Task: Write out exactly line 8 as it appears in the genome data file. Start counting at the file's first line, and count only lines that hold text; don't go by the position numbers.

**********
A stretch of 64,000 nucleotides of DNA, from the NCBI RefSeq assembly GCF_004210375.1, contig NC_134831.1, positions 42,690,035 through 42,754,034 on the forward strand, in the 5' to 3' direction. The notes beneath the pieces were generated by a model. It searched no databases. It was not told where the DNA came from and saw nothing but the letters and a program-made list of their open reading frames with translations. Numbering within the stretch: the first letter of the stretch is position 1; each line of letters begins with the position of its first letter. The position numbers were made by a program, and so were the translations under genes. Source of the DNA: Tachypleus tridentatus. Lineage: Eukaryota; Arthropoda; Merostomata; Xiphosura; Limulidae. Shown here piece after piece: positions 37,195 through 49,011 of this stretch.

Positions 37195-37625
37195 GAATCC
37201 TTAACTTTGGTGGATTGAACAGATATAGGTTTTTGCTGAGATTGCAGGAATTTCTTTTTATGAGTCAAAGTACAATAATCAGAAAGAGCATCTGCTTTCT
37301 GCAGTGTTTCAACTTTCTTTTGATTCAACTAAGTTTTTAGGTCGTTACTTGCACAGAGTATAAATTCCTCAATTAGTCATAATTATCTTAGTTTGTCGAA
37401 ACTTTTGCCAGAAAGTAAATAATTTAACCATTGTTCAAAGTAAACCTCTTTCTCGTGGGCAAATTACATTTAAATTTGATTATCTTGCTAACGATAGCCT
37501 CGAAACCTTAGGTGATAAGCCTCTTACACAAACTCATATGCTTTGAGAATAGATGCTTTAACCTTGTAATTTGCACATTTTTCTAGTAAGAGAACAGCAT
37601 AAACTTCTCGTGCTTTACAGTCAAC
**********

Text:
37601 AAACTTCTCGTGCTTTACAGTCAAC